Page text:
Jacob Bellett, First Fleeter - Reluctant Pioneer
Jacob Bellett was born in Shoreditch, London in 1765. He was a descendant of Huguenot refugees from France. A silk weaver by trade, he was tried at the Old Bailey in December 1784 for the theft of silk. Found guilty, although he plead his innocence, he was sentenced to 7 years transportation. He sailed to Australia with the First Fleet aboard the Scarborough.
In 1788 a colony was set up on Norfolk Island. The HMS Sirius was sent to Norfolk Island in March 1790 transporting convicts, including Jacob Bellett, and much needed supplies. On 19 March 1790 the HMS Sirius was wrecked off Norfolk Island, the supplies never making it to shore. After the loss of the Sirius the HMS Supply was now the only link between Port Jackson, Norfolk Island and the rest of the world.
In January 1790 a Second Fleet of six ships had left England for Port Jackson. The fleet was stocked with provisions but also carried more convicts. The Surprize and the Justinian were sent to Norfolk Island in August 1790 which saved the colony of Norfolk Island from starvation. Aboard the Surprize was Ann Harper, future wife of Jacob Bellett. Ann was convicted in Bristol for receiving stolen goods and was transported aboard the Lady Juliana.
No record has been found of a marriage certificate but according to Phillip Gidley King's Journal “Several of the Settlers, requested my permission to marry some of the best behaved Female Convict.” “As the Rev. Mr Johnson, Chaplain to the Territory came here in the Atlantic, I requested him to marry them; Upwards of one Hundred Couples were married in the course of three Days.” Reverend Richard Johnson visited Norfolk Island in November 1791.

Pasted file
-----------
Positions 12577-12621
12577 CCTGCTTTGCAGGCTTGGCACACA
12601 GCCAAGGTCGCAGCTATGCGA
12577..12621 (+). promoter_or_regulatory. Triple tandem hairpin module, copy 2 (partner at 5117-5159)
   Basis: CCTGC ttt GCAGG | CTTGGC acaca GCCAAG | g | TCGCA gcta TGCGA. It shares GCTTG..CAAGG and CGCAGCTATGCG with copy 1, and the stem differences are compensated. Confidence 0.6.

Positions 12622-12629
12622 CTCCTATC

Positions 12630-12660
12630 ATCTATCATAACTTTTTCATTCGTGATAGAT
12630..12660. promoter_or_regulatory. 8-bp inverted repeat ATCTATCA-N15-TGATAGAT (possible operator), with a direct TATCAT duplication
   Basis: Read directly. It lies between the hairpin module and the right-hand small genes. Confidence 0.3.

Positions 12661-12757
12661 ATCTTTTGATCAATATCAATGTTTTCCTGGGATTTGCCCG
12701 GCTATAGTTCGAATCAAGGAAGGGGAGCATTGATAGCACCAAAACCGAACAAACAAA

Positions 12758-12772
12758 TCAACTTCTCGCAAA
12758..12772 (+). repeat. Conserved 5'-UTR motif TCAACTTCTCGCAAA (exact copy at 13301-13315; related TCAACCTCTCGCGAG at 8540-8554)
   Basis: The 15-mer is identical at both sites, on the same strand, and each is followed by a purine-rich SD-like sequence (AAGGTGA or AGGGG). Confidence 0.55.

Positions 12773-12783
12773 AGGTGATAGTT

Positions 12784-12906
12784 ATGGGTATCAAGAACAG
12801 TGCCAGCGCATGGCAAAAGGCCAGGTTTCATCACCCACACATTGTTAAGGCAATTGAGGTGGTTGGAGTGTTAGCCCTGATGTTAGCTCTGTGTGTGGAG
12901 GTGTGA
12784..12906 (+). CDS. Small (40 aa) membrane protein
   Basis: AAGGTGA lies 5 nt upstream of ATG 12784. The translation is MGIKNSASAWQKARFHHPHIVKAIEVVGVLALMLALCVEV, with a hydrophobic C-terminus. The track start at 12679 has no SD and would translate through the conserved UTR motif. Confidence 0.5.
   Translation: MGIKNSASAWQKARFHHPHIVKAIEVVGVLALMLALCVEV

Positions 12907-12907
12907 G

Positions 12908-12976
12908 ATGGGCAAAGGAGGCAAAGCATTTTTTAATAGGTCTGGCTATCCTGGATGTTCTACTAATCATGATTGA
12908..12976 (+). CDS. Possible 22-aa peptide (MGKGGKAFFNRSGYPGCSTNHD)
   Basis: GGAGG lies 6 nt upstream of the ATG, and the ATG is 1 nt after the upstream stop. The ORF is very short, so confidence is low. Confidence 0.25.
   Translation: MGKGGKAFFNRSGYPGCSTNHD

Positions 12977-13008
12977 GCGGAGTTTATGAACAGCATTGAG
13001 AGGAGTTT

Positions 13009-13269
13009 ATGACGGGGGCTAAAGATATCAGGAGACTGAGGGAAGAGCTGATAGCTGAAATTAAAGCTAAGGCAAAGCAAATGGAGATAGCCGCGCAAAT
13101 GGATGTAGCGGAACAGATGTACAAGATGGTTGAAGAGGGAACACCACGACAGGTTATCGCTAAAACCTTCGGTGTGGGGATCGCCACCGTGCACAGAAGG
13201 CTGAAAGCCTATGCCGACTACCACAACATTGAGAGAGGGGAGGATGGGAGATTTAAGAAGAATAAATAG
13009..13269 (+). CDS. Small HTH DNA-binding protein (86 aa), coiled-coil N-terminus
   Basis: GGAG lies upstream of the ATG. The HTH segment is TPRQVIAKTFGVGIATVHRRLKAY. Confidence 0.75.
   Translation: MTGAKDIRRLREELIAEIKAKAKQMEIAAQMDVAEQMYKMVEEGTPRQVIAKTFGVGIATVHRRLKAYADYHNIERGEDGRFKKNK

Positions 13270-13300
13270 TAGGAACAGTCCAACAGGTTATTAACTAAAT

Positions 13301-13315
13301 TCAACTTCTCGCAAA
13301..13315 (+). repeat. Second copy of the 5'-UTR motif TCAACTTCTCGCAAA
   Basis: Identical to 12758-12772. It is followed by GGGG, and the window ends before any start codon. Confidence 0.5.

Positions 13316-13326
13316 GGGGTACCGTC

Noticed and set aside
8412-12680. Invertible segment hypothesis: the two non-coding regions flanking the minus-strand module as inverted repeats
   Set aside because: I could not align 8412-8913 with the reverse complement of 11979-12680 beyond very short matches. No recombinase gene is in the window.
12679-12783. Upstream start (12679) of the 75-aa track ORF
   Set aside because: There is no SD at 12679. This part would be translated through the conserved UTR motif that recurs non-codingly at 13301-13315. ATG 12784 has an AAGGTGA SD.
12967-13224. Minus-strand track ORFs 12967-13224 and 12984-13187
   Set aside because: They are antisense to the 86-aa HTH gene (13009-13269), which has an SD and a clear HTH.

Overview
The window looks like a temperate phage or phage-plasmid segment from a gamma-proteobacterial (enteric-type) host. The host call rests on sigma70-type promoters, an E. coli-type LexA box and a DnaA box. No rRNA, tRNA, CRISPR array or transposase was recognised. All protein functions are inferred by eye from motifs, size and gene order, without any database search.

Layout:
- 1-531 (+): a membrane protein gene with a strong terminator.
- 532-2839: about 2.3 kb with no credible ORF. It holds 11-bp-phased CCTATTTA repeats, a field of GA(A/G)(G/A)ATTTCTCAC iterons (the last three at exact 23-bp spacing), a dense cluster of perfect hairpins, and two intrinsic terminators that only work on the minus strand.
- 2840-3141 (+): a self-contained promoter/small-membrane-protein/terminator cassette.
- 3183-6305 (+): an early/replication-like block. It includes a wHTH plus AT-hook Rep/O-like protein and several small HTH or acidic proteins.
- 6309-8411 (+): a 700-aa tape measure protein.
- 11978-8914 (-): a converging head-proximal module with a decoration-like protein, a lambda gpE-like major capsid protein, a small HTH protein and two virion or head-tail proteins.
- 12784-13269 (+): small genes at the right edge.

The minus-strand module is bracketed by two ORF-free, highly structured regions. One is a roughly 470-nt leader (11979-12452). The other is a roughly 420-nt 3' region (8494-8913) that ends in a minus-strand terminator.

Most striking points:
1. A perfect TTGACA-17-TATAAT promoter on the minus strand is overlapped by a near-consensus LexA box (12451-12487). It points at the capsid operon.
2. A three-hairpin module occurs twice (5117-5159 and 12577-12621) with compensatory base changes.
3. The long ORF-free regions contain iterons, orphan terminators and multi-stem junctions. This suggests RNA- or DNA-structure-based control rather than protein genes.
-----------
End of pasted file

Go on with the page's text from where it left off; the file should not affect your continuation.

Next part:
In December 1796 Jacob was granted 12 acres on Norfolk Island, which he had settled on in 1791. This land is located at what is today Music Valley. Ann Harper, in her own name, was granted the adjoining block of 39 acres.
Jacob was made a constable and Jacob and Ann were successful farmers. Seven children were born to them on Norfolk Island, from Elizabeth in 1792 to William in 1805.
A decision was made, however, to close the Norfolk Island settlement. Jacob and Ann Bellett and family departed Norfolk Island in September 1808 aboard the City of Edinburgh to travel to Hobart. On arrival in Hobart Jacob was granted 45 acres at Queenborough and a further 40 acres at Gloucester. In March 1812 Jacob and Ann had another son, George.
Jacob died 3rd December 1813, aged 47, and was buried in St David's Cemetery, Hobart, Tasmania
Ann died at Sorell 10th September 1842.
Judith O’Shea – Member 8563 - May 2018 (for descendant Warren O’Shea –Member 8695)
© Arthur Phillip Chapter of Fellowship of First Fleeters 2019-